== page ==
NBA Playoffs, Hawks Bucks game 4: The return of Josh Smith? Atlanta better hope so.

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Thumbnail image for JSmith_Slam.jpgIn game three, the Milwaukee Bucks gave the Atlanta Hawks what I’ve long called “the Steve Nash treatment.” It worked, too.

The best way to beat the Suns is to make Steve Nash a scorer. It seems somewhat counterintuitive, because Nash can score, and well. But the theory is you’d rather have him score 30 and keep his assists down, not let his teammates get involved, because when everyone is involved is when the Suns are most dangerous. Phil Jackson has used this with success as Lakers coach.

In game three, the Bucks switched Luc Richard Mbah a Moute and his stifling defense off Joe Johnson and on to Josh Smith. Then they gave the Hawks the Nash treatment — let Johnson get what he gets, but don’t let his teammates get involved.

It worked. Mbah a Moute didn’t let Smith even get the ball in places he liked — almost all Smith’s touches came off offensive rebounds (he had nine). Smith was taken totally out of the flow of the offense, and that effected his shot. Even when Mbah a Moute was out Smith was missing. The only time he was his aggressive self is when Carlos Defino had switched back onto him for a play. It didn’t last.

The Bucks won. They made the move, now the Hawks have to counter.

First, after rewatching Smith’s plays (thank you mysynergysports) he missed a lot of shots he normally makes. Chalk that up to Mbah a Moute bothering him and getting in his head, or just to an off night, it doesn’t matter. Smith can’t, and is not likely to, have another night like that. If he does, this series could be 2-2 heading back to the ATL.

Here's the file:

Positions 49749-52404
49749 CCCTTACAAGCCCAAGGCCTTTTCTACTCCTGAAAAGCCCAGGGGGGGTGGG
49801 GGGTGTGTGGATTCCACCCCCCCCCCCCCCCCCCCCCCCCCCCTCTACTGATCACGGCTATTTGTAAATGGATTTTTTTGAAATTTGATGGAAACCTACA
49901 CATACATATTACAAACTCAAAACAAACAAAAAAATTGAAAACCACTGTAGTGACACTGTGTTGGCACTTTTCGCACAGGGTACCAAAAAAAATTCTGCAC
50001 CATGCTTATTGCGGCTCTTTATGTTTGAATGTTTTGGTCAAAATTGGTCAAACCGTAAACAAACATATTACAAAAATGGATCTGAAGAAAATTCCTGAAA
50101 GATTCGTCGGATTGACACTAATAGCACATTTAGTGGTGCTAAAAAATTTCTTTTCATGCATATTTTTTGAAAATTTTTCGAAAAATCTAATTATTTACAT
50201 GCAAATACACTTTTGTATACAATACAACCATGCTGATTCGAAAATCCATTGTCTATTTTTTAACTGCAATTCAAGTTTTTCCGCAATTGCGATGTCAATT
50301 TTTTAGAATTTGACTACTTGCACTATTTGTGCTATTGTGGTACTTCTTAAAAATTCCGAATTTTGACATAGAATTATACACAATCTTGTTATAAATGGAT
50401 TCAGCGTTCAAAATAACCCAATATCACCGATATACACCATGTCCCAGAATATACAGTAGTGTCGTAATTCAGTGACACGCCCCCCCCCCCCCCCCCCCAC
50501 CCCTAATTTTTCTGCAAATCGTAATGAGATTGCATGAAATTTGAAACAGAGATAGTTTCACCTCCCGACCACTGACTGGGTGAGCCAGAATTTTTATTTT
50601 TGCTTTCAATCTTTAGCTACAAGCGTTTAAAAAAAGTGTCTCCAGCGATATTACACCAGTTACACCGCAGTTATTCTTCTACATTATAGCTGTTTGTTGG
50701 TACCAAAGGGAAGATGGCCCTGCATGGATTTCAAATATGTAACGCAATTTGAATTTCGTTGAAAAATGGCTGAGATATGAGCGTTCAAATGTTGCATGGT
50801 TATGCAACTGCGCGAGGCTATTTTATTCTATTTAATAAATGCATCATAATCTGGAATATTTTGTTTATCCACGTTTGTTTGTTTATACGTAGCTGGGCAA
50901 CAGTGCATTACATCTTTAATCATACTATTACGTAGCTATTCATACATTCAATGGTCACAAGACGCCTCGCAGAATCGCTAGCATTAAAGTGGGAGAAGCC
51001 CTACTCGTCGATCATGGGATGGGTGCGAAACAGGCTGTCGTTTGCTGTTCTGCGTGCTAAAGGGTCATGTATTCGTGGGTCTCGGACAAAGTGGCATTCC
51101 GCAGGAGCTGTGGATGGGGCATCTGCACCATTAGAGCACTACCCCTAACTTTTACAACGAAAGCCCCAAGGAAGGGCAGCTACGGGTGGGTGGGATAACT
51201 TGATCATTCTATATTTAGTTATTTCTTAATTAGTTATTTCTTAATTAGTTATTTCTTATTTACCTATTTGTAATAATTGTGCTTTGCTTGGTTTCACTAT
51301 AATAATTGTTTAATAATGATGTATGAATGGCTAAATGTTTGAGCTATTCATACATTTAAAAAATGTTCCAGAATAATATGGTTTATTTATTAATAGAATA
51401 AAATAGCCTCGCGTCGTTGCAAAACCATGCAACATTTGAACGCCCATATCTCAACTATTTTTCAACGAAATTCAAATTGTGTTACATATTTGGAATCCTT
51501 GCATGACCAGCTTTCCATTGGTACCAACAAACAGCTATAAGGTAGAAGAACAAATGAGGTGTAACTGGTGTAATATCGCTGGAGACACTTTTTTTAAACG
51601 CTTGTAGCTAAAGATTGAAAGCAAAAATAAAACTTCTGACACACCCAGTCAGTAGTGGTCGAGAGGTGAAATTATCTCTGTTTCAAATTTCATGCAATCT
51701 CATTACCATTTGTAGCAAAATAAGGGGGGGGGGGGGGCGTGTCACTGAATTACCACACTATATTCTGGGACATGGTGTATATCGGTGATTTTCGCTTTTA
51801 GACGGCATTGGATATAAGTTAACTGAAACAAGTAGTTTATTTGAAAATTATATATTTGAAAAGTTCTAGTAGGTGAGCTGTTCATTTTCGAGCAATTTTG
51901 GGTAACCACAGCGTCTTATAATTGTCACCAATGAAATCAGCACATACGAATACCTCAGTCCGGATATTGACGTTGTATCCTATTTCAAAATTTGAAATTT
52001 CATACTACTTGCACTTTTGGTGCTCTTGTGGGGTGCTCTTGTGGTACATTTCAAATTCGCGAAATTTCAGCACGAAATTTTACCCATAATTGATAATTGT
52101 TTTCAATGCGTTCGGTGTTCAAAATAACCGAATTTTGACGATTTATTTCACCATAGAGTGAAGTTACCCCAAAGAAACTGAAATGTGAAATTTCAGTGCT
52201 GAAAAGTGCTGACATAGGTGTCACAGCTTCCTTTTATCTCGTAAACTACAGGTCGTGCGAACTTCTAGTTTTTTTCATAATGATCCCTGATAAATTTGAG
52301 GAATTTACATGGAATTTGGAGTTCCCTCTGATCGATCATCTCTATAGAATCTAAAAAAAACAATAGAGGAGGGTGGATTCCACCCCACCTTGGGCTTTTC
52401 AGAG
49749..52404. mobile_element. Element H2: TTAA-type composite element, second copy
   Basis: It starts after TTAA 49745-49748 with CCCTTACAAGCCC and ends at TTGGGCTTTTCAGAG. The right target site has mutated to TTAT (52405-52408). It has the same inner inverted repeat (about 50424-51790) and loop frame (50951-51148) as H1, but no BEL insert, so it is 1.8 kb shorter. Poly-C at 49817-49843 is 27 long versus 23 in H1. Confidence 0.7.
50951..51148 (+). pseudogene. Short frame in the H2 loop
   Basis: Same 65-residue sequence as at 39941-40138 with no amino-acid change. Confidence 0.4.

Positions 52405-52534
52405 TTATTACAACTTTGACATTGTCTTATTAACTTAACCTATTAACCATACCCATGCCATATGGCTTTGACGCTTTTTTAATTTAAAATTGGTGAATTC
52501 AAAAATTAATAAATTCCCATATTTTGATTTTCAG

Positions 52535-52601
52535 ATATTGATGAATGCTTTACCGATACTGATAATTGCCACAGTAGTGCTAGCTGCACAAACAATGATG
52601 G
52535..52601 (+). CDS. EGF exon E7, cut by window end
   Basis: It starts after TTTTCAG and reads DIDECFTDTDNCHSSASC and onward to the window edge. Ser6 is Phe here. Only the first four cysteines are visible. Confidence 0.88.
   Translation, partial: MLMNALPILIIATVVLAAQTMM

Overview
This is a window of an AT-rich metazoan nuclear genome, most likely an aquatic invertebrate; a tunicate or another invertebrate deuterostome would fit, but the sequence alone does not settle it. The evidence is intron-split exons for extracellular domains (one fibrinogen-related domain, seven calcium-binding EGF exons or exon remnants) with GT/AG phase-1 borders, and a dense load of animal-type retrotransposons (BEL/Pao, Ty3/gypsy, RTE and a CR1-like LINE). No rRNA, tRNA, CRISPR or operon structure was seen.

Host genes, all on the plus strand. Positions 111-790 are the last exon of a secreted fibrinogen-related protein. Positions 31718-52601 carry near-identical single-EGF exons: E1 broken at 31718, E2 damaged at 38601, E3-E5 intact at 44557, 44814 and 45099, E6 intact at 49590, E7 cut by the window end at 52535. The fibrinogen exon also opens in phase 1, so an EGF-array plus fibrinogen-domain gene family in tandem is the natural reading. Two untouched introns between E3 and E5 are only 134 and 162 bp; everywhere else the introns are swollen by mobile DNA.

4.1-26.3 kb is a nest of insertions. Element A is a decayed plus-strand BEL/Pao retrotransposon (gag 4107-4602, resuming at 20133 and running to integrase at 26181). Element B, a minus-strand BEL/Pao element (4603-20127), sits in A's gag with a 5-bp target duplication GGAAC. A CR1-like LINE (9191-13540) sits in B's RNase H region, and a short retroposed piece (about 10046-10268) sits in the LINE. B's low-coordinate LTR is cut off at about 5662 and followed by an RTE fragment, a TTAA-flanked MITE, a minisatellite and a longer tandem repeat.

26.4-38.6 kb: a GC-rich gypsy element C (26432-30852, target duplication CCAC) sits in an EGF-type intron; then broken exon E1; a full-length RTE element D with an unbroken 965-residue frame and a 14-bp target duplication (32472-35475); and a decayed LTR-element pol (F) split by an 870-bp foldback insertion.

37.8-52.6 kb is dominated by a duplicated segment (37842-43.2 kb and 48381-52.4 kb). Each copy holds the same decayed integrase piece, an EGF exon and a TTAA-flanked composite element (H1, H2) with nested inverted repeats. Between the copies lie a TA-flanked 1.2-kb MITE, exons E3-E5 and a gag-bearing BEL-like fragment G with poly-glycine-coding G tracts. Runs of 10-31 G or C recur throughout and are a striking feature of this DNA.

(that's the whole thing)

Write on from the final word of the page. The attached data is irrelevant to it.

The other thing the Hawks need to do is get points in transition, they had their lowest number of fast break points in the series in game three. But more than just traditional fast breaks, the Hawks need to just push the ball and get Smith and Horford and Crawford the ball before the defense is set. Get some easy buckets that get the team going.

For the Bucks, they need more of the same. That includes big nights from Brandon Jennings, John Salmons and Jerry Stackhouse. They need to get out early, and reinforce on Atlanta how poorly they play on the road.

Tonight is make or break for the Bucks. Let Atlanta do their thing, this will be over in five. But tie them up and an Atlanta team that tends to underachieve in the playoffs will have a lot to think about.

James Harden: “I am the best player in the league. I believe that.”

James Harden, Stephen Curry
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James Harden was the MVP last season — if you ask his fellow NBA players.

The traditional award (based on a media vote) went to Stephen Curry (in the closest vote in four years), and that was the right call (in my mind). But from the time it happened Harden did not buy it. And he still doesn’t buy it. In the least — and he’s using that as fuel for this season. That’s what he told Fran Blinebury over at

“I am the best player in the league. I believe that,” he said. “I thought I was last year, too.”

Well, it’s a more realistic claim than Paul George’s.

“But that award means most valuable to your team. We finished second in the West, which nobody thought we were going to do at the beginning of the year even when everybody was healthy. We were near the top in having the most injuries. We won our division in a division where every single team made the playoffs.

“There’s so many factors. I led the league in total points scored, minutes played. Like I said, I’m not taking anything away from Steph, but I felt I deserved the Most Valuable Player. That stays with me.”

That’s very Kobe Bryant of you to turn that into fuel. Defining the MVP Award is an annual discussion that nobody agrees on.

I could get into how Harden was the old-school, traditional stats MVP, how that ignores how Steve Kerr used Curry, and how that opened up the Warriors’ offense to championship levels. Curry put up numbers, but he was also the distraction, the bright star that Kerr used to open up looks for Klay Thompson, Draymond Green, and others. Curry’s strength was not just what he did with the ball in his hands, but his gravity to draw defenders even when he didn’t. Did the Warriors stay healthier than the Rockets? No doubt. Should Curry be penalized for that?

It’s simple for Harden — if he can put up those numbers again, if he can be the fulcrum of a top offense, he will be in the discussion for MVP again. And, if he can lead the Rockets beyond the conference finals, nobody will talk about that MVP snub anyway.